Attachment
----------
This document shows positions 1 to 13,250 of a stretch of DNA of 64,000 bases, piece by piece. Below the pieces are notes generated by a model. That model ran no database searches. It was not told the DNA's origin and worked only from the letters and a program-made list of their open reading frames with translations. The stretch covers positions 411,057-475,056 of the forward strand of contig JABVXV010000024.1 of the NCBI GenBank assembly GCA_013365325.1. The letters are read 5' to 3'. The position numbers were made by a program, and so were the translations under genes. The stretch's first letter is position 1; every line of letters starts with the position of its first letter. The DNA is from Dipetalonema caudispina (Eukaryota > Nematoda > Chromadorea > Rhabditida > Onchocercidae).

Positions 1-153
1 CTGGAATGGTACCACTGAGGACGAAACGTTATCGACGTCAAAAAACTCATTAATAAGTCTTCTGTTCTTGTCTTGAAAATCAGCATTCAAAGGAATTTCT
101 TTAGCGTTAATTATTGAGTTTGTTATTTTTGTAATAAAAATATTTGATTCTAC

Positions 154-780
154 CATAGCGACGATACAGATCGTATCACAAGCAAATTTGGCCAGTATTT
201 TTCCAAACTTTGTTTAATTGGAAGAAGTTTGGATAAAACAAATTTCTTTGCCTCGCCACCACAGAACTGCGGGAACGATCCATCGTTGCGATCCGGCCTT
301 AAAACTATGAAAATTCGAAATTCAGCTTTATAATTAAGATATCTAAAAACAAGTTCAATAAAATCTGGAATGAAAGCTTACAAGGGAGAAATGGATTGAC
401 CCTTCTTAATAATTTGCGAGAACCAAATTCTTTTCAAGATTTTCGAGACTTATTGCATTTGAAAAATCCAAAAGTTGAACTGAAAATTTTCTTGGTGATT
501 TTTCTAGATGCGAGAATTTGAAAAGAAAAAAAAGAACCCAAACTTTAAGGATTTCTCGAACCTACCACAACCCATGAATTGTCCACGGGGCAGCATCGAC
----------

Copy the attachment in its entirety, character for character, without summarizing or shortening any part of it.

This document shows positions 1 to 13,250 of a stretch of DNA of 64,000 bases, piece by piece. Below the pieces are notes generated by a model. That model ran no database searches. It was not told the DNA's origin and worked only from the letters and a program-made list of their open reading frames with translations. The stretch covers positions 411,057-475,056 of the forward strand of contig JABVXV010000024.1 of the NCBI GenBank assembly GCA_013365325.1. The letters are read 5' to 3'. The position numbers were made by a program, and so were the translations under genes. The stretch's first letter is position 1; every line of letters starts with the position of its first letter. The DNA is from Dipetalonema caudispina (Eukaryota > Nematoda > Chromadorea > Rhabditida > Onchocercidae).

Positions 1-153
1 CTGGAATGGTACCACTGAGGACGAAACGTTATCGACGTCAAAAAACTCATTAATAAGTCTTCTGTTCTTGTCTTGAAAATCAGCATTCAAAGGAATTTCT
101 TTAGCGTTAATTATTGAGTTTGTTATTTTTGTAATAAAAATATTTGATTCTAC

Positions 154-780
154 CATAGCGACGATACAGATCGTATCACAAGCAAATTTGGCCAGTATTT
201 TTCCAAACTTTGTTTAATTGGAAGAAGTTTGGATAAAACAAATTTCTTTGCCTCGCCACCACAGAACTGCGGGAACGATCCATCGTTGCGATCCGGCCTT
301 AAAACTATGAAAATTCGAAATTCAGCTTTATAATTAAGATATCTAAAAACAAGTTCAATAAAATCTGGAATGAAAGCTTACAAGGGAGAAATGGATTGAC
401 CCTTCTTAATAATTTGCGAGAACCAAATTCTTTTCAAGATTTTCGAGACTTATTGCATTTGAAAAATCCAAAAGTTGAACTGAAAATTTTCTTGGTGATT
501 TTTCTAGATGCGAGAATTTGAAAAGAAAAAAAAGAACCCAAACTTTAAGGATTTCTCGAACCTACCACAACCCATGAATTGTCCACGGGGCAGCATCGAC